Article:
The Casual Blog

Tag: Lara O’Brien

A fine start to a new dance season

Looking south from Casa Tiller at sunrise.

Raleigh, where I live, is definitely not New York or San Francisco, but still, it has interesting people, universities, sports, and good restaurants. Also, lots of beautiful trees. And a thriving arts scene, including excellent music and dance. I’m particularly proud of our ballet company, the Carolina Ballet, which punches way above its weight class, both in terms of great choreography and great dancers. It started its fifteenth season this week.

On Friday we had a fine dinner at Poole’s Diner and then saw the new program, which features four works by artistic director Robert Weiss. Weiss, an alum of the City Ballet, is a legitimate and distinguished heir of George Balanchine, and he’s still creating masterworks. Each piece of the new program was quite different from the others and touched on different emotional places.

My favorite was a new piece titled Meditation from Thais, with familiar music by Jules Massenet. It was an adagio pas de deux performed by Lara O’Brien and Marcelo Martinez. The dancers, both in white leotards, began clasped together in single shape, which gracefully transformed itself and then divided into other aspects. There were no program notes on the piece, probably because the subject was clear: a man and a woman. It was sensuous. Lara is at once willowy and strong, and in this piece, intensely tragic.

The other new Weiss ballet was Intimate Voices to music by Jean Sibelius. Its theme seemed to be families and loss. The distinguished cast was headed by Melissa Podcasy, who is retiring after this program and assuming new coaching duties. Fortunately, she’s still in great form. The first movement had gorgeous Edwardian costumes, with the ladies in pastels and hats and the gentlemen in tails, and ended with a patriarch’s death. The scenery involved projections of country scenes, which were effective. I found the piece touching and look forward to seeing it again.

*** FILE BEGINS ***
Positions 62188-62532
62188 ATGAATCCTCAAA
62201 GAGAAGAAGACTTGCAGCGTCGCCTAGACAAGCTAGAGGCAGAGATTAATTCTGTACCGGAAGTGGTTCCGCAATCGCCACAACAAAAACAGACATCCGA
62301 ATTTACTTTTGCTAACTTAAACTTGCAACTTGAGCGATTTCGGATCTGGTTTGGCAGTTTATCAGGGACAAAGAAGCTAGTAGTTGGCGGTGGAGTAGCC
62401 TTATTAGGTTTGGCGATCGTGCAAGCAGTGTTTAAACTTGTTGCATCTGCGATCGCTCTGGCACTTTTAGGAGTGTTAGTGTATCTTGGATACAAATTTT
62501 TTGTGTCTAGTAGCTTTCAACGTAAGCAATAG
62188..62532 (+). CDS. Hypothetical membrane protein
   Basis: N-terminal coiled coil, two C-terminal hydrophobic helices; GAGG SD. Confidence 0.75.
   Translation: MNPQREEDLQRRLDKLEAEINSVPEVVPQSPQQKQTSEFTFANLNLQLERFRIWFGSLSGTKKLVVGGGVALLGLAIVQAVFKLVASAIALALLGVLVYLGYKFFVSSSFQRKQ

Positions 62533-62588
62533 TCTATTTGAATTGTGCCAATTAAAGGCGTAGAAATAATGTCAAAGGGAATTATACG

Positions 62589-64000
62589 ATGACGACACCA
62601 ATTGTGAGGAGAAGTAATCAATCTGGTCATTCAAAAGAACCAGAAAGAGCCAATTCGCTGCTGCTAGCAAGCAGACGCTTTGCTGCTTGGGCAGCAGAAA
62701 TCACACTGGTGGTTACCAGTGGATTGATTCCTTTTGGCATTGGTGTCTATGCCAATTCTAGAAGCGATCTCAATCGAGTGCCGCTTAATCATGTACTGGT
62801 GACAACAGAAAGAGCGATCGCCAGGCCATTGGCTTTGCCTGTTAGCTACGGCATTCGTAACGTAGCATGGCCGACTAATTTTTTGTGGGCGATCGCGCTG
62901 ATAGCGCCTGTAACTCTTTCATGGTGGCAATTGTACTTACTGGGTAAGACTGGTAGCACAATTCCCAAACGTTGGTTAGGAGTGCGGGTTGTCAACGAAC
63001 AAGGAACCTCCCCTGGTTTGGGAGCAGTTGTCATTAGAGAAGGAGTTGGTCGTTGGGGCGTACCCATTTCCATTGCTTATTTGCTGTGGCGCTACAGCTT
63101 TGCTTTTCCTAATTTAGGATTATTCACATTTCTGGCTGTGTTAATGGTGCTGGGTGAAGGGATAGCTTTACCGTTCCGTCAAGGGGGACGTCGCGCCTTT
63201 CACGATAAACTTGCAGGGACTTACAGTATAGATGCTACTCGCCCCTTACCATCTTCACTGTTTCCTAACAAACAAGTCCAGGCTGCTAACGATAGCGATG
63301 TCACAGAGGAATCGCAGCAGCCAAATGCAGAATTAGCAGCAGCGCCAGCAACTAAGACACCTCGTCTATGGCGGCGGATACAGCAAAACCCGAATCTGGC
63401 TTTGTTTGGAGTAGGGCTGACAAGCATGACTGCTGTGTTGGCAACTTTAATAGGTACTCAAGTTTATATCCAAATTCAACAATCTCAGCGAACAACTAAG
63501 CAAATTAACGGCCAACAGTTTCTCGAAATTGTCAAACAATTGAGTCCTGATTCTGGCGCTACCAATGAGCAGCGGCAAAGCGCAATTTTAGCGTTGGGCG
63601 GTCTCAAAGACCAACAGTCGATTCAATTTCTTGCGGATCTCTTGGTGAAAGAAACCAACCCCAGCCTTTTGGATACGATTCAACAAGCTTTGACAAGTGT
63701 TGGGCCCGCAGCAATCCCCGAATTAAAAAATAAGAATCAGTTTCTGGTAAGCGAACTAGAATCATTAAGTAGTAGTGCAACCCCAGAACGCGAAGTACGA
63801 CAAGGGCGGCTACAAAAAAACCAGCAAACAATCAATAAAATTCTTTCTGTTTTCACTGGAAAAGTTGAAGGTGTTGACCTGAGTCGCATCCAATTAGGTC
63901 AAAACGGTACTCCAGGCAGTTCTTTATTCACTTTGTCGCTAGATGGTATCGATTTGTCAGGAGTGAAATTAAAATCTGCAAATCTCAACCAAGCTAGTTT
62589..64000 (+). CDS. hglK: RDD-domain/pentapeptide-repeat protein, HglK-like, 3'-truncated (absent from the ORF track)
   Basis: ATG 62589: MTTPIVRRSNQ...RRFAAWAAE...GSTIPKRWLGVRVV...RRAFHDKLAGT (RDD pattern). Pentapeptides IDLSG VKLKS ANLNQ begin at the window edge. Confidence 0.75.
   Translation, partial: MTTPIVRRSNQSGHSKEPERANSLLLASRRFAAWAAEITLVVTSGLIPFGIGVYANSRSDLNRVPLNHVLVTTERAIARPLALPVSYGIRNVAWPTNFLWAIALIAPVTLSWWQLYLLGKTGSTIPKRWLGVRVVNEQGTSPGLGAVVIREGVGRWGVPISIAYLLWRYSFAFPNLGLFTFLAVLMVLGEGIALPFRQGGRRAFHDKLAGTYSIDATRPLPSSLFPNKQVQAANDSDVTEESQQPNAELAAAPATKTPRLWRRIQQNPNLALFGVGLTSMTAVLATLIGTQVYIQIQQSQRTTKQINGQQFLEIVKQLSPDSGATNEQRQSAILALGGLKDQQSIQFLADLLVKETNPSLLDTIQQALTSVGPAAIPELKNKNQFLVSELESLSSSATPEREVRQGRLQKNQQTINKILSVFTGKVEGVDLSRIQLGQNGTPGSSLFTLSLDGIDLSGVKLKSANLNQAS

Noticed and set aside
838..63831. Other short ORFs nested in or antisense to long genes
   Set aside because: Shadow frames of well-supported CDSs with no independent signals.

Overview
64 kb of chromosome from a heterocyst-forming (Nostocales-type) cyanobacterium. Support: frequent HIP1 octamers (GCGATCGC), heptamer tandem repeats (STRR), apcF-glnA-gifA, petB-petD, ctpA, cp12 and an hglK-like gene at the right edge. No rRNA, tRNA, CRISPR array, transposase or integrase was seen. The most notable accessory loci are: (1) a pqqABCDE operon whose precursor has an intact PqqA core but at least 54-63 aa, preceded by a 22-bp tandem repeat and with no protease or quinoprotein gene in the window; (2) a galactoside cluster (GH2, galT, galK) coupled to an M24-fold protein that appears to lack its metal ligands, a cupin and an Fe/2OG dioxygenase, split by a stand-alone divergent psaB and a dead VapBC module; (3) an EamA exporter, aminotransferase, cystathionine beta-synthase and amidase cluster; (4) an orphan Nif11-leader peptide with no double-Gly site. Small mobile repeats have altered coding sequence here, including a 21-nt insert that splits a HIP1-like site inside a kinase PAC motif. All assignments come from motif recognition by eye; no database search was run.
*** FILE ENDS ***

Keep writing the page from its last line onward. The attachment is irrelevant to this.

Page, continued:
We talked with Ricky Weiss at intermission. He was happy with the performances, but worried about the company’s finances. Ballet is a labor-intensive business, and even with dancers working for less than seems fair and reasonable, the costs are high, and balancing the budget is a constant challenge.

The most cheerful piece was the first one, set to Prokofiev’s first (“Classical”) symphony. This involved classical costumes, complete with tutus, and a more traditional movement vocabulary. The last piece was Symposium to music of Leonard Bernstein, which is one of my favorite Weiss ballets. Eugene Barnes was particularly wonderful as Dionysos.

On Saturday we walked a few blocks to the SparkCon street festival and looked at dozens of pastel drawings on the Fayetteville Street pavement. There were musicians and circus performers, and lots of spectators. At sunset we went to the top of a parking deck at Salisbury and Hargett and watched hundreds of chimney swifts darting and swarming, and finally dropping into a large chimney.

Sharing piano music, buying a painting, and going to a new ballet

Stuart is not overly excited about our new painting

What does art mean to life? I’ll take a strong position, and say, simply, everything.

My brother, Paul, and sister-in-law Jackie were passing through last week, and we convened for dinner at Zely and Ritz. But first, they came up to our apartment to see the view and have a cocktail. I wanted to play some piano music for them, but hesitated to propose it. Sharing serious music just isn’t something people normally do in these modern times.